Revised Central Bank of Ireland UCITS Regulations 2019 has been saved
Revised Central Bank of Ireland UCITS Regulations 2019
- Revised CBI UCITS Regulations 2019
- UCITS Performance Fees
- UCITS Share Classes
- Reporting Requirements
- Cash held as ancillary liquidity
The Central Bank of Ireland (“CBI”) has published its revised CBI UCITS Regulations 2019
The CBI UCITS Regulations set out the CBI’s rules governing Irish domiciled UCITS and UCITS management companies and also includes the CBI’s obligations on Irish domiciled depositaries. The revised CBI UCITS Regulations 2019 are the result of a consultation process with the CBI which began last year and they place on a statutory footing provisions previously contained in CBI guidance. The revised regulations enable the CBI to now be able to bring enforcement actions for breaches of non-compliance including breaches of performance fee requirements.
Accompanying the revised CBI UCITS Regulations is a feedback statement on the consultation process and an updated edition of the CBI UCITS Q&A which help to clarify some of the provisions of the revised CBI UCITS Regulations 2019.
The CBI UCITS Regulations 2019 apply from the 27th of May 2019 (subject to certain exemptions).
Below are some of the key requirements to be aware of under the CBI UCITS Regulations 2019.
UCITS Performance Fees
- In calculating performance fees payable, the performance fees may only crystallise once a year and only be paid once a year. This approach aligns the CBI with the 2016 International Organisation of Securities Commission’s (“IOSCO”) Good Practices on Fees and Expenses.
- Performance fees payable may only by paid on the outperformance of a benchmark or if a new high NAV is achieved over the life of the UCITS.
- Existing UCITS that charge performance fees more frequently than once per annum can avail of an 18 month transitional period to ensure that they are in compliance.
- The calculation of the performance fee must be verified by the depositary.
- If the UCITS has multiple managers or advisers the performance fee is payable only on the performance of that part of the portfolio for which the investment manager or adviser is responsible.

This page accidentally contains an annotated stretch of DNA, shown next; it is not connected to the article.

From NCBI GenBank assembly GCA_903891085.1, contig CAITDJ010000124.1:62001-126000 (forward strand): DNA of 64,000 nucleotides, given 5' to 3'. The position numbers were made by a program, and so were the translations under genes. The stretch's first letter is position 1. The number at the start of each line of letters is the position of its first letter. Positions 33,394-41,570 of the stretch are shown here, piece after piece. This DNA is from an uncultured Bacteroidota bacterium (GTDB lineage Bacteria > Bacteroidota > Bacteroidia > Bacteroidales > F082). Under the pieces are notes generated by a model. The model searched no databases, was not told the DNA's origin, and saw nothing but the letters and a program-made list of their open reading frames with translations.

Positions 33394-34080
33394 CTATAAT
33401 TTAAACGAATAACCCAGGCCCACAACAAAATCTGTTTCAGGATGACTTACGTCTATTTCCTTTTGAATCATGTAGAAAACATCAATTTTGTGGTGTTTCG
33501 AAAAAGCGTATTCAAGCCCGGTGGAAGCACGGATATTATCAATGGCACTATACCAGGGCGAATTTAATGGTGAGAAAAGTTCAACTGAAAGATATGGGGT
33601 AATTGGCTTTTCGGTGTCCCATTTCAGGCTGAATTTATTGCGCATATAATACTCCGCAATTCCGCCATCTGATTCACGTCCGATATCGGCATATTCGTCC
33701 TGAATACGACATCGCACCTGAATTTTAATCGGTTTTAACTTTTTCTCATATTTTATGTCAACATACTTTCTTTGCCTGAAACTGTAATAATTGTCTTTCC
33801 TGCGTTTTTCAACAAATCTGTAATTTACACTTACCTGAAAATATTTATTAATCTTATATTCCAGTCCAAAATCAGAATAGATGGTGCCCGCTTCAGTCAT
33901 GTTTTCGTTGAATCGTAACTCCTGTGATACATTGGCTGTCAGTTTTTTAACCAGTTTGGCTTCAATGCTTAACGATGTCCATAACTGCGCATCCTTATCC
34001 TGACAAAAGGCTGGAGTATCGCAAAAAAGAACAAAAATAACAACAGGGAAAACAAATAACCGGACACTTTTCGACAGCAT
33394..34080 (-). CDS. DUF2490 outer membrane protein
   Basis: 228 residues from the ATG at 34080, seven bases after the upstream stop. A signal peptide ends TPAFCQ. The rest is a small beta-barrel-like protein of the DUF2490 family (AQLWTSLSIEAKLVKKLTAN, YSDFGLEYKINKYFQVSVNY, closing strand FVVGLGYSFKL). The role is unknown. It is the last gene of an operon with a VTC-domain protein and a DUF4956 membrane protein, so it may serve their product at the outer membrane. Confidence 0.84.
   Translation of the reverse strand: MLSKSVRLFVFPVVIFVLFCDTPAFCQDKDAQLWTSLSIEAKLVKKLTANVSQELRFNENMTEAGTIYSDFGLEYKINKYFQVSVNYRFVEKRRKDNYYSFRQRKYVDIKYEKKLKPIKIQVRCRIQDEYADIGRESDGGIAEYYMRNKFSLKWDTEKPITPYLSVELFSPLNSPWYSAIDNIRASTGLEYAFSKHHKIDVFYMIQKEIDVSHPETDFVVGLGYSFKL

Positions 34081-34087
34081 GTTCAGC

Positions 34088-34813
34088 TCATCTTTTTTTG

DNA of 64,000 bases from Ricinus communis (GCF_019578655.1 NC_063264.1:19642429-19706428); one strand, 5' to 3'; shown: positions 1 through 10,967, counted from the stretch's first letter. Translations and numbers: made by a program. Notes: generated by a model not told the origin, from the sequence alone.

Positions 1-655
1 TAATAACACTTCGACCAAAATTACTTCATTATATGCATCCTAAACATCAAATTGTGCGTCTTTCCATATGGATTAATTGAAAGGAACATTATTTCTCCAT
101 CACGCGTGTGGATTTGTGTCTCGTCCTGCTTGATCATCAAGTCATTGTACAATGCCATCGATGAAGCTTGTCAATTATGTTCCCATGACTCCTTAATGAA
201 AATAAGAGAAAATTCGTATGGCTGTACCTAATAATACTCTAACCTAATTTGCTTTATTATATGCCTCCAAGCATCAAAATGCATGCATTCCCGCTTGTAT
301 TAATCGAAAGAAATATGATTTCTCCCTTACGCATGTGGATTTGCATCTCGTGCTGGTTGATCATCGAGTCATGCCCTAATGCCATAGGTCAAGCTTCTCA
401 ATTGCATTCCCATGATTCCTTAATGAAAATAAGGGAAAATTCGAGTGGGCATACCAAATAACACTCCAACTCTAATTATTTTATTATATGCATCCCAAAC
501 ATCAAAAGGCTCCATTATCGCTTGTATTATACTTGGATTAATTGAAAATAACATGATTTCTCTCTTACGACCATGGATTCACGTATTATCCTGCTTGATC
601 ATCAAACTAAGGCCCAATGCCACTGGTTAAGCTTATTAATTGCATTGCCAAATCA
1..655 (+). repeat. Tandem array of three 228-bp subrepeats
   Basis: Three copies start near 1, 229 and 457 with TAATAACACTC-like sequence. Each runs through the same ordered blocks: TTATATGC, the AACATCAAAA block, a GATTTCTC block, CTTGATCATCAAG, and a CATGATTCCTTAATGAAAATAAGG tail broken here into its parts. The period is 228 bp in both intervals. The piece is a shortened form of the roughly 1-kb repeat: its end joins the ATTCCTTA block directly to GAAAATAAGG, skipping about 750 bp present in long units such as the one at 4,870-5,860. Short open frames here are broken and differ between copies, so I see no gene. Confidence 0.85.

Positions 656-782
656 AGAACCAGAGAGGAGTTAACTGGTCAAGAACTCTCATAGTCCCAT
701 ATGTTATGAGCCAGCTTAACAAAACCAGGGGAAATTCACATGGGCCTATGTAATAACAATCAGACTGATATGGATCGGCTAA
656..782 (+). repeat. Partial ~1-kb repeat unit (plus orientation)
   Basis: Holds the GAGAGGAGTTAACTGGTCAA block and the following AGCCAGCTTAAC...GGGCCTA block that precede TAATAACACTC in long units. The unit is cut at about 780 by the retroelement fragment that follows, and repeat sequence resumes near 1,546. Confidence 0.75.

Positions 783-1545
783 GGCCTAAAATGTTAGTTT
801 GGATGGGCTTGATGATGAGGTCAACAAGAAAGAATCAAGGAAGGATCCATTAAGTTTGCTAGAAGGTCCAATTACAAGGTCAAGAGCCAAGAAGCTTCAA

- In the CBI Q&A the CBI helpfully clarifies that performance fees may crystallise upon an investor redemption.
- The CBI Q&A also clarifies that performance fees can be charged at an individual investor level or at share class /sub-fund level adjusting for subscriptions and redemptions.
UCITS Share Classes
- Annual and half-yearly reports much include an up to date list of all share classes of the UCITS which issued during the reporting period and identify whether the relevant share class is hedged.
- As per the EMSA opinion on UCITS share classes, under-hedged positions should not fall below 95% of the portion of the net asset value of the share class which is sought to be hedged. The CBI has ensured that there is flexibility as to the type of stress testing which can be conducted by a management company to quantify the impact of share class hedging on other classes in the same fund.
Also to note the revised CBI UCITS Regulations 2019 now place on a statutory footing the following requirements:
UCITS Management companies and depositaries are required to file a second set of accounts with the CBI which covers the full 12 months of the financial year. Under the CBI UCITS Regulations 2019 the CBI now requires that these accounts are filed with the CBI within 1 month of the year end. The CBI’s rationale is that this enables them to review information in a “timely manner” so that they can take action if needed once they have reviewed the accounts.
Cash held as ancillary liquidity
When a UCITS is applying the limits on exposure to any one credit institution, the UCITS must now aggregate deposits and cash held as ancillary liquidity.
Designated Email Address (CP86 requirement)
All UCITS funds must have an email address for correspondence with the CBI which is monitored daily.
Management Fee for structured UCITS
A structured UCITS can be subject to a management fee which is calculated based on the initial offer price per share of the UCITS rather than being based on the NAV of the relevant class. The fee charged must be a percentage of the initial offer price per share of the UCITS and the UCITS must be a structured UCITS which provides a pre-defined return to investors.